All this is cause for concern — but there is reason for hope. The good news? Many women who needed to step away from full-time roles have found a new path forward with freelance work, which may be a better fit for their pandemic-infused work/life balance. The gig economy may just revolutionize the future of work to benefit women in the long run.

Businesses are increasingly adopting flexible work arrangements, like fully remote and hybrid models — taking a page from the freelance playbook. And we are also witnessing the growth of the independent contractor workforce, which includes those who freelance or consult. A recent survey of 2,000 women — most of whom were primary caregivers for their families — found that 96% felt flexibility was the primary advantage of independent work. A quarter of these women had recently left traditional employment, mainly because they needed more flexibility or time to care for children, parents, or other relatives.

Here’s why freelance work is well-suited to women. Independent workers are unique in the type of work they produce compared to traditional 9-to-5 employees. Standard employees are enmeshed with teams and have more interactive communication and coordination and a deeper level of shared responsibilities. However, freelance or independent workers provide a more individualistic and discrete contribution — think proofreading, massage therapy, or tutoring. Women entrepreneurs rule the roost at Etsy, where a whopping 87% of the sellers are women.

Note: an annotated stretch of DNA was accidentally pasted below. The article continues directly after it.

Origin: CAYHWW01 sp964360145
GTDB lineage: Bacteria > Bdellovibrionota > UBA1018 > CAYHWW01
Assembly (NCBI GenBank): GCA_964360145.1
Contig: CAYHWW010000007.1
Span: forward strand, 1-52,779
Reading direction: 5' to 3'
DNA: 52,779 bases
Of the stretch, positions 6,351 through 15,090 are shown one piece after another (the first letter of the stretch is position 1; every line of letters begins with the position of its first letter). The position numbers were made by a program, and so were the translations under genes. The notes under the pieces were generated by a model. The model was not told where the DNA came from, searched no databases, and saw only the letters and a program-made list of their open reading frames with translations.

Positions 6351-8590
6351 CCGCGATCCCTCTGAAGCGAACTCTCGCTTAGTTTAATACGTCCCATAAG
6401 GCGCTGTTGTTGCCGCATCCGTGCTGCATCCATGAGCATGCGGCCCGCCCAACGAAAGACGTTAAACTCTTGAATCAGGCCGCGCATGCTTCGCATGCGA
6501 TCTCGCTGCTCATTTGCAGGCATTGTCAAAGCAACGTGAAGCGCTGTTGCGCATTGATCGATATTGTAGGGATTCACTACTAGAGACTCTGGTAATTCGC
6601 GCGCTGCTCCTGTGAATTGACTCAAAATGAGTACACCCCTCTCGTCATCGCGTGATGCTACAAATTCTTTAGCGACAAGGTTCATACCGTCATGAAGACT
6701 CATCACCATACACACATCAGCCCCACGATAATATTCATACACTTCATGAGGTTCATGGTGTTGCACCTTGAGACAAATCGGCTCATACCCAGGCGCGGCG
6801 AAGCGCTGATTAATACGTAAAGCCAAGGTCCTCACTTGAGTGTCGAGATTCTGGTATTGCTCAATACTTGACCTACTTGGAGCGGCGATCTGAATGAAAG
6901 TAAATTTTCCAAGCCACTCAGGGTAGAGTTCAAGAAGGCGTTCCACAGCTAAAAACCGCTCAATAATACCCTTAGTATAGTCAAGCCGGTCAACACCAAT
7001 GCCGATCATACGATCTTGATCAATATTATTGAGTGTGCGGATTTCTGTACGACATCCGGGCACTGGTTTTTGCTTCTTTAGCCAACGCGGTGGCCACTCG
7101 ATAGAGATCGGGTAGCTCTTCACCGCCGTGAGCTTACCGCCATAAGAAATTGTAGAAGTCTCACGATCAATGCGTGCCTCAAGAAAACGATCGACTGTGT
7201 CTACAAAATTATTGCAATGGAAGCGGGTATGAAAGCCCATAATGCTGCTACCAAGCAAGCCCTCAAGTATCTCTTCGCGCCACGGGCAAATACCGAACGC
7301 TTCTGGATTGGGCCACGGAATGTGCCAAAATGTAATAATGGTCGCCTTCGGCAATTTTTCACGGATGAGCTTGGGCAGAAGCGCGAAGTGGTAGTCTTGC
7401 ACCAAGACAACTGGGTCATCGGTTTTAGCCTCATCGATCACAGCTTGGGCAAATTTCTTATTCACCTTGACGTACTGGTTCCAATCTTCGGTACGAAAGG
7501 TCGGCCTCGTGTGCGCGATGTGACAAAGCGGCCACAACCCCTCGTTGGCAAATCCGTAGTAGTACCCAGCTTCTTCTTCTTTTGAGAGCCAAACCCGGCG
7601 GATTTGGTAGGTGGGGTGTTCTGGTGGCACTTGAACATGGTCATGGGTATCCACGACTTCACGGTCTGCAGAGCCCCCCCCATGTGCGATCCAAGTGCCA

Recent research by Liya Palagashvili, Senior Research Fellow at the Mercatus Center at George Mason University, substantiates this thinking, finding that: “women self-select into independent work roles where greater autonomy defines the work, where the role allows for greater freedom to make decisions and structure activities, and where the workweeks are shorter — allowing for greater temporal flexibility.” Simply put, Palagashvili says, this type of “work extends opportunities to women who would otherwise be unable to take on employment.”